Hedgmon judges beer competitions frequently and has sound advice for people starting out in tasting and exploring what's out there.
"It is about learning to trust your own senses and using your language to make things accessible so you can talk to people about it in a way that makes connection," Hedgmon said. "There are traditional aromas in smelling, and once you identify that, you can attach the words that everyone can understand, but how you approach it is going to be a lot different."
Experiencing spirits and beer is for everyone, and you don't need a fancy vocabulary to do it, she said.
"It is never wrong with what you are recognizing. The question is digging deeper," she said.
One taster described a drink one as smelling like her grandmother's closet. "She liked the smell, but not really the taste," she said. "Once she recognized it was lavender, and it reminded her of soap. That is why it isn't wrong, it is digging into what is way more complex than people think. When we taste something from the still, it is a safe bet that your first instinct is the right one and you need to trust your own palette."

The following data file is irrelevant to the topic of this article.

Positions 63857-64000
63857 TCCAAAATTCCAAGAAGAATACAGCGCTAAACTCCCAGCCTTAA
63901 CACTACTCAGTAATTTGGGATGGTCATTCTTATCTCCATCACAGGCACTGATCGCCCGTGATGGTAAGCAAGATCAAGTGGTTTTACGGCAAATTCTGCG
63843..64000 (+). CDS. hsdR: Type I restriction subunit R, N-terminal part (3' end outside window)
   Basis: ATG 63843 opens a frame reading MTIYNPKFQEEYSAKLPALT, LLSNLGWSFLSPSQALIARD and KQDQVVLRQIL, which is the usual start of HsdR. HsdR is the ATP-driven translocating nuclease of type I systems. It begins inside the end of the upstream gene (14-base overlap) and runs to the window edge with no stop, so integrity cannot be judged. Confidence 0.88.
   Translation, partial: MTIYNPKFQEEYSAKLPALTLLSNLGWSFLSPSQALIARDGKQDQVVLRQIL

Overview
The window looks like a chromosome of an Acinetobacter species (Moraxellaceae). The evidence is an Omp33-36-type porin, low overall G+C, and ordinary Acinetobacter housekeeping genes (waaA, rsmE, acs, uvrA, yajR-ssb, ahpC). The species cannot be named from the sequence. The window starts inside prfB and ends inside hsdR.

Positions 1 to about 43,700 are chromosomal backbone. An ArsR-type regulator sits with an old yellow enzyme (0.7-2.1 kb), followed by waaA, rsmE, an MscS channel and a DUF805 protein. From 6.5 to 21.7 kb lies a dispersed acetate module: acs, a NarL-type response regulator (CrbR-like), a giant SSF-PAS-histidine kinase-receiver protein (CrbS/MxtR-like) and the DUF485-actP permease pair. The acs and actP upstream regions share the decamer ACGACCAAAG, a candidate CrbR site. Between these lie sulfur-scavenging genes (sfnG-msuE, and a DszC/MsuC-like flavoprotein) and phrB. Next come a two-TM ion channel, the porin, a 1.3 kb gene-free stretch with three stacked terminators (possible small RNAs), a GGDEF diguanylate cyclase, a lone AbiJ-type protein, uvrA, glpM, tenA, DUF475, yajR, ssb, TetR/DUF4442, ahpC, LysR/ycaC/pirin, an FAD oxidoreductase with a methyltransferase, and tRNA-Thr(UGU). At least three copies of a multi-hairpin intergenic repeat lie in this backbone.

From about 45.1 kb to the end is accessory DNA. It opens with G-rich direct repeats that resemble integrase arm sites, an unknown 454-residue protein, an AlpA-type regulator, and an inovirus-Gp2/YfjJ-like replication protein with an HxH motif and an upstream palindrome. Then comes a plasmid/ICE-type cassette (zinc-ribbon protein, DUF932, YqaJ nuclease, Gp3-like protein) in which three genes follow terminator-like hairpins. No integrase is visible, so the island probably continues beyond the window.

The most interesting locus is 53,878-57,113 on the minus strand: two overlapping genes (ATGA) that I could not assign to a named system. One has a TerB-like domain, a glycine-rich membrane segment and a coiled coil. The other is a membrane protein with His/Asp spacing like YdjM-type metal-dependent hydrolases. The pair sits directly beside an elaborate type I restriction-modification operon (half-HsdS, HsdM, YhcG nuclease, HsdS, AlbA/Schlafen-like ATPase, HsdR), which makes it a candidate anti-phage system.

Fifteen years into the business, Hedgmon said she still spends plenty of time reading about spirits as she did when she first began.
"There is always something new that I didn't know. You never stop learning — you shouldn't, you aren't appreciating what is going on and the trends are always changing," she said.
A taste tip she also offers is adding ice to spirits, because something colder than the spirit contracts the alcohol vapor, enhances the smell and helps to taste the flavors, she said.
"I learned that after starting at the distillery and I kept trying it with stuff," Hedgmon said. "It is so fascinating. I'll taste before the ice cube and then after with a tad bit of water, and I taste something totally different."
Being a part of a tough industry
"You are only as good as the people next to you." Hedgmon said. "This is such a beer centric place that pushing the envelope gets more done. The craft beer industry is close knit. Everyone starts somewhere and then goes onto another place, but they don't leave that relationship behind. It is a twisted family tree, starting with who your brewing parents are."
Her first inclination is to call around and ask if someone has a piece of equipment or ingredient she needs, she said.
In a cisgender white male dominated field, Hedgmon said she isn't a stranger to the challenges it presents.
"It is a hard industry to get into and hard to talk about issues only pertaining to women. When you walk into a place and people will be standing around…I could be wearing my shirt that says "distiller," but it is always going to be a man next to me that someone is going to ask questions to. I'm never seen as the person who knows what they are doing. It is something you get used to. But, how do you navigate it and having the support system? As a person of color, this is why I still do interviews, people don't see things as possible if they don't see people like them doing it. That is why being visible is so important.
By Janae Easlon
Forest Grove News-Times and Hillsboro Tribune971-762-1166
Follow Janae at @Janae_Easlon